Texas Top 100 songs (76-100)
76 Ballad of the Alamo, Marty Robbins: About as dense as lyric-writing gets, this song packs a history lesson about the famous battle — with dialogue from Sam Houston, William B. Travis and Santa Anna — into just under four dramatic minutes. If you don’t think that’s impressive, consider that the John Wayne movie it was written for clocked in at nearly three hours.
77 Get Up (A Cowboys Anthem), Kelly Clarkson: It sounds like a lot of Clarkson’s other songs, with a defiant attitude and a big chorus, but in this case the Burleson-bred singer isn’t singing about how easily she’ll get over some guy who dumped her, but about the Dallas Cowboys. She’s a fan, y’know.
78 Dallas Got That Soul, PPT: The Dallas hip-hop trio filled its 2008 Denglish disc with lots of salutes to their hometown, like Dallas Lady and God Save the D, but this track really stands out.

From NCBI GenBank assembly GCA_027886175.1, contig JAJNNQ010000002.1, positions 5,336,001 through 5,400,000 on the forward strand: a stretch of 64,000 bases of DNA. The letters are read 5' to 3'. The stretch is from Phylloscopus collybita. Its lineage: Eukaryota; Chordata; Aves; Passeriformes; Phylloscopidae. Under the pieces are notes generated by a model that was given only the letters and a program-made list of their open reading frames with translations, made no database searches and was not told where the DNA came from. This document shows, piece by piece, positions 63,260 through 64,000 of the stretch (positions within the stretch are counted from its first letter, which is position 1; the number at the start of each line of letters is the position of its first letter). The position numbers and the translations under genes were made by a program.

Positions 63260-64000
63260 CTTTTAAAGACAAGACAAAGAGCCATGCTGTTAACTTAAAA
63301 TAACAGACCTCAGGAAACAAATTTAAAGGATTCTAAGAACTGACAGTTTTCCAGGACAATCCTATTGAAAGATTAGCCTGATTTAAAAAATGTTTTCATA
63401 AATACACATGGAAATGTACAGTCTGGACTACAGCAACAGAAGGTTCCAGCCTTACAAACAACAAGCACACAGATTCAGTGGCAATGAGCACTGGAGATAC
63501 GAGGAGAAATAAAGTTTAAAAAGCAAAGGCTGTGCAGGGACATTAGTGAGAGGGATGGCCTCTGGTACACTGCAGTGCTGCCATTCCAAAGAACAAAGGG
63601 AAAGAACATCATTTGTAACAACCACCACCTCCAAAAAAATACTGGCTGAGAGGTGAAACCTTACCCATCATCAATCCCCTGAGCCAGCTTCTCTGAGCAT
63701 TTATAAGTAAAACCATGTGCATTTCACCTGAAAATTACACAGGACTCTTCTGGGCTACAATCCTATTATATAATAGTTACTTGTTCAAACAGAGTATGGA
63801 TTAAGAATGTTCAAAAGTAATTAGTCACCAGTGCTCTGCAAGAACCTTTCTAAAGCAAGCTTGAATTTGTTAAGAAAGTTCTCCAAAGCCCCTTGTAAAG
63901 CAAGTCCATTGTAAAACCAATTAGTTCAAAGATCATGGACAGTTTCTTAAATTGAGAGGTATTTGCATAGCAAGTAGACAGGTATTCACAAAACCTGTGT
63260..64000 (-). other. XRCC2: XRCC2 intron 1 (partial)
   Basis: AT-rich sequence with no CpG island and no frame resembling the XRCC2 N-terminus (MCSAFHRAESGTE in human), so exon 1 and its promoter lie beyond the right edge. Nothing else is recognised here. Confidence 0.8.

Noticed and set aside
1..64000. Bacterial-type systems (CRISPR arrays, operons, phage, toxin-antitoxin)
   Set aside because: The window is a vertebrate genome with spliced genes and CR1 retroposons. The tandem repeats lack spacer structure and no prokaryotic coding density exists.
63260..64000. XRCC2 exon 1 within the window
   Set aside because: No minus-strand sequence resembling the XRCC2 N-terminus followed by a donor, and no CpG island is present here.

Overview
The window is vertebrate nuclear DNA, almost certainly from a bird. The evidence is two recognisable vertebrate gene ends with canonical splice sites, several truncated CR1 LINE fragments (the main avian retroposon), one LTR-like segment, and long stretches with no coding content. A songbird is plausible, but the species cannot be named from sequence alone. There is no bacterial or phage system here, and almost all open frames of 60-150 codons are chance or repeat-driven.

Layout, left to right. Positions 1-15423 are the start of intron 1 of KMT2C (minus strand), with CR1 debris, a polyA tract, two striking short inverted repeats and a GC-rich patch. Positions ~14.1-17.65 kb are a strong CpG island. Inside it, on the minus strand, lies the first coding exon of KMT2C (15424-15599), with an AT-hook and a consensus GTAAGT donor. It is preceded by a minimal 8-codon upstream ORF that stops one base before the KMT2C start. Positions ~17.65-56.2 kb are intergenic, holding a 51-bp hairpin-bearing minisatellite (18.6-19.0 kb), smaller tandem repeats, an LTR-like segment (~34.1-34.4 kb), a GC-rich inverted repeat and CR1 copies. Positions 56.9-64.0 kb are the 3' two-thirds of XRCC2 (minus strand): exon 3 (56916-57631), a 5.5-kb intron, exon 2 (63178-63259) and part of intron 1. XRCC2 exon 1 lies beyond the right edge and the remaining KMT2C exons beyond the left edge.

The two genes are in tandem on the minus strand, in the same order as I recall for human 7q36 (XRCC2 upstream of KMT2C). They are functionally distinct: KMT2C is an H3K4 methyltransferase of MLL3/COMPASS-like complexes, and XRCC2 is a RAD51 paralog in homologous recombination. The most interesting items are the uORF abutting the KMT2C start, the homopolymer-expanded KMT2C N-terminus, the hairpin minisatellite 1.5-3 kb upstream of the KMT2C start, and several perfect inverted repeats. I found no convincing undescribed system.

79 Abilene, Dave Alvin: The Americana artist tells the story of a troubled woman headed back to Texas for one last chance in this sad and soulful track from 2007.
80 Blue Yodel No. 1 (T for Texas), Jimmie Rodgers: The country-music pioneer sings not just about a T for Texas, but a T for Tennessee — and a T for Thelma, the woman who made a fool out of him (and is doomed because of it). Lynyrd Skynyrd turned this simple but violent song into a nearly 10-minute concert showstopper in the ’70s.
81 Songs About Texas, Pat Green: He lives in Fort Worth now, but Pat Green knows a thing or two about all of Texas, from his days at Texas Tech and touring the state with his band. This song is a fitting ode to coming home to “old Cowtown” and “San Antone.”